Apple Computer's Steve Jobs just announced that Apple would (finally!) provide an iPhone SDK to 3rd party developers in order to enable them to create native applications for the iPhone (and, incidentally, also for the iPod touch). While the actual SDK won't ship until February 2008, this announcement is a monumetal shift in strategy for Apple, who has thus far tried to control the applications available for the iPhone and limit 3rd party developers to Web 2.0 apps running in the Safari browser.
The story leading to this announcement is also a great example of how public opinion of a product can quickly swing the opposite way, when a company attempts to not only create a closed system, but then also tries to punish customers, who used 3rd party applications, by turning their expensive phones into "bricks" (which is what happened during the recent 1.1.1 software update).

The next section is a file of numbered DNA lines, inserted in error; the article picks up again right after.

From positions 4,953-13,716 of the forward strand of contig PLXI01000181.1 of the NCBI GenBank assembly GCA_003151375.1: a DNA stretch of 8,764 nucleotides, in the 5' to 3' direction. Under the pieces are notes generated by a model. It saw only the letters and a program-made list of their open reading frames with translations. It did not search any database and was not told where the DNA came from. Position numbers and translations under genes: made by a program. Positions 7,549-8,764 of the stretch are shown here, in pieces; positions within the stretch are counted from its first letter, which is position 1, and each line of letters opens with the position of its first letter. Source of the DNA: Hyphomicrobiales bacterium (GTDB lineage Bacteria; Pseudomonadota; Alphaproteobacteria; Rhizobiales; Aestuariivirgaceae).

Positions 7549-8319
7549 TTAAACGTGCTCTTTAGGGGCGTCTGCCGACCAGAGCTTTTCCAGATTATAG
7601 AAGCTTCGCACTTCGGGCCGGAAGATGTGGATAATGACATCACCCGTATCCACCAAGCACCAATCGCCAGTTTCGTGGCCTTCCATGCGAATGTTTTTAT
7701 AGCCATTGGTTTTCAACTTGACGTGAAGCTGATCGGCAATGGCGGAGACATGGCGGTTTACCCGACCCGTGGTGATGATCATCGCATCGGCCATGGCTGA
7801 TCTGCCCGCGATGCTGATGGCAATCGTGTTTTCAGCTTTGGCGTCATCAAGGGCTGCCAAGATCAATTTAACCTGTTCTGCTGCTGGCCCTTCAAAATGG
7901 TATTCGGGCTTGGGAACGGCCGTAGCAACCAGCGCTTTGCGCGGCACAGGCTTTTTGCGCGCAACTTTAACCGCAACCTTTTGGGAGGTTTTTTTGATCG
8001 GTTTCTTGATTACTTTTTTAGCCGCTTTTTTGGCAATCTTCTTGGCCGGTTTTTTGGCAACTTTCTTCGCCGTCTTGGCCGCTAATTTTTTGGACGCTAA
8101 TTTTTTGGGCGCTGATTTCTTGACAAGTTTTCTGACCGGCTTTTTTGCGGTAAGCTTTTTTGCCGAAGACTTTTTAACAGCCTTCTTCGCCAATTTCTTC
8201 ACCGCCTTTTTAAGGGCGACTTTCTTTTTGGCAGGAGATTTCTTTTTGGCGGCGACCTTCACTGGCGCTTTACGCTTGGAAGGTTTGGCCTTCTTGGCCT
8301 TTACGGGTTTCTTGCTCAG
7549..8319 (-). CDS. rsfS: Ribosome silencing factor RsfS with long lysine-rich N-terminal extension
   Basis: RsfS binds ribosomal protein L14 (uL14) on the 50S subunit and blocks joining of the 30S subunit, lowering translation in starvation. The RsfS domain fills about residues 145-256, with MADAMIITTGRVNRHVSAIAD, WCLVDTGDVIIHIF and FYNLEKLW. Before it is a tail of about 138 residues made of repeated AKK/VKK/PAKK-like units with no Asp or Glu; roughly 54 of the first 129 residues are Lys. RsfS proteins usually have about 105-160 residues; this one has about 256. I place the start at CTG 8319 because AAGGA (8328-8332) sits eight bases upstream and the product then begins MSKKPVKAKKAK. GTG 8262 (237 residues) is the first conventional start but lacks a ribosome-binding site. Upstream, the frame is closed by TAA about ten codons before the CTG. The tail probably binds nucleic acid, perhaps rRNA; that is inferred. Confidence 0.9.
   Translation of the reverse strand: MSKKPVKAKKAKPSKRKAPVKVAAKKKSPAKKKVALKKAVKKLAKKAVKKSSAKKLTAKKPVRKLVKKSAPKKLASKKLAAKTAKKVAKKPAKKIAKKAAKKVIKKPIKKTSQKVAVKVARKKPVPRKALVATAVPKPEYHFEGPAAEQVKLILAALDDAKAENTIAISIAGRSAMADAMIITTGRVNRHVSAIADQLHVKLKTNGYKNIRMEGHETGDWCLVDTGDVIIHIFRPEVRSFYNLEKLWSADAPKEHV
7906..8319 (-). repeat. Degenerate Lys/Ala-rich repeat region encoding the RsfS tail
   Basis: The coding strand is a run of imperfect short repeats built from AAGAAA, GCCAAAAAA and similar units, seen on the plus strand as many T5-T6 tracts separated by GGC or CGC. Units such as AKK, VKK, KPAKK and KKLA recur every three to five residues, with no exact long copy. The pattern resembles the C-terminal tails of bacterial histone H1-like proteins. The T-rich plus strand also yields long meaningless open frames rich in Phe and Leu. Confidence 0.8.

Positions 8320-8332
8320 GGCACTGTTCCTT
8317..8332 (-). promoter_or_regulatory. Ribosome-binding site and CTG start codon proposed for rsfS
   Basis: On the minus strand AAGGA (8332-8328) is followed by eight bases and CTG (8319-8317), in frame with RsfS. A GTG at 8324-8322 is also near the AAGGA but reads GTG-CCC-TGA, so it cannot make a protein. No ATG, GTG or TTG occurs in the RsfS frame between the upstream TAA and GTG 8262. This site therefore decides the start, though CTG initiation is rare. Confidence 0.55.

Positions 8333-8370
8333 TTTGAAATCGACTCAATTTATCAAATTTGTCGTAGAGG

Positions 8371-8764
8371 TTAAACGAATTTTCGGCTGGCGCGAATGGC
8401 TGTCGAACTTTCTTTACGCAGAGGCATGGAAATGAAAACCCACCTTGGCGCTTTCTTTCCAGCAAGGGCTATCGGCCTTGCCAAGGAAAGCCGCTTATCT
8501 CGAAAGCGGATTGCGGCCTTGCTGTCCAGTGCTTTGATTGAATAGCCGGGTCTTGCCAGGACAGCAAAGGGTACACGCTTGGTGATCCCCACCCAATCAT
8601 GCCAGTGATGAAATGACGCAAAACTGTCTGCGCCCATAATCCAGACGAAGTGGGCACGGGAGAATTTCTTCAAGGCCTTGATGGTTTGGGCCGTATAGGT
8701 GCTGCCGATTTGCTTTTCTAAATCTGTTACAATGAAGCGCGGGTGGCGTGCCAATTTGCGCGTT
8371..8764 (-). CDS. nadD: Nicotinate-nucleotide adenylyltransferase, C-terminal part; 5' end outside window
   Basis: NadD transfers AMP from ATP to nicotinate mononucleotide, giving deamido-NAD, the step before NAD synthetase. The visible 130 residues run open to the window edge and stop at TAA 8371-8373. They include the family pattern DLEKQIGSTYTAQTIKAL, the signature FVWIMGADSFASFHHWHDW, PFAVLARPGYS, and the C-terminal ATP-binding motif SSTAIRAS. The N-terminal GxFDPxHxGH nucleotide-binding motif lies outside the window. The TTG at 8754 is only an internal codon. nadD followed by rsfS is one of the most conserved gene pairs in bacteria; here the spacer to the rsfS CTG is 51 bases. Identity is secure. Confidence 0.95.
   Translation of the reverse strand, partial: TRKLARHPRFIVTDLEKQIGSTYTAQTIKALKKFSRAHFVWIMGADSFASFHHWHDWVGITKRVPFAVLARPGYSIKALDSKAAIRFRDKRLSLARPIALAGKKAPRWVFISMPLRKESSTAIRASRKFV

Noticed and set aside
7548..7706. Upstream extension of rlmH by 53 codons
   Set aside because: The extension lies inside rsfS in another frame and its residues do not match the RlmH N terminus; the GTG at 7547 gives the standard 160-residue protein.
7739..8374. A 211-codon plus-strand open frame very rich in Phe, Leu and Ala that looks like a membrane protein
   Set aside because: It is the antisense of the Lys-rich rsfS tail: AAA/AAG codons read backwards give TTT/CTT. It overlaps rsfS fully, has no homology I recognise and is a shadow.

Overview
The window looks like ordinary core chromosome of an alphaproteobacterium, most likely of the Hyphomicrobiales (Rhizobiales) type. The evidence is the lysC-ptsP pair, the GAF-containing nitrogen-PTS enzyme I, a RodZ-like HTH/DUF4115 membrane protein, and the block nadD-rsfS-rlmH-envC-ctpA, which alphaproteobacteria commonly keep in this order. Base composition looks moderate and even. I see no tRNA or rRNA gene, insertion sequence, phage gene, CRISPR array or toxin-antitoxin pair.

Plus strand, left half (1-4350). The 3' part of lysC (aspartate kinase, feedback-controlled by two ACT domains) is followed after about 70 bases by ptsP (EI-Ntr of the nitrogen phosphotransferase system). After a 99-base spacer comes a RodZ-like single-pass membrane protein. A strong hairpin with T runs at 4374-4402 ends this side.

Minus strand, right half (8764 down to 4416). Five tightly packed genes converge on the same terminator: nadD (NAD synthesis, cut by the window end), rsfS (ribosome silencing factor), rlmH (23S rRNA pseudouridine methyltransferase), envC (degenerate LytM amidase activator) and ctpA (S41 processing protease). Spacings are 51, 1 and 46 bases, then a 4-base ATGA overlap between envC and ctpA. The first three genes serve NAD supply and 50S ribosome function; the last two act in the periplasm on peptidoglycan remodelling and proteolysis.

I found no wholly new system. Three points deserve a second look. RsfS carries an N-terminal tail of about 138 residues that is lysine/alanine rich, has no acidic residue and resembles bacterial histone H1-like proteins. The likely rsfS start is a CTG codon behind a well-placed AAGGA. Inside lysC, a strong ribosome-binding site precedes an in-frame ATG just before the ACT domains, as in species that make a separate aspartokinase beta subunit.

Pressure on Apple from customers and bloggers alike very quickly led to this turn-around in strategy - and this can only be a good thing or both Apple and its iPhone customers. Having the iPhone be a true mobile platform - similar to Palm, Nokia, and Windows Smartphones - is key to any long-term success of the iPhone product line.
While I haven't personally installed any 3rd party apps on my own iPhone in the past, there are certainly several that I am missing since I switched from a Windows Smartphone to the iPhone this summer - and I am looking forward to the ability to get this extra functionality back next spring!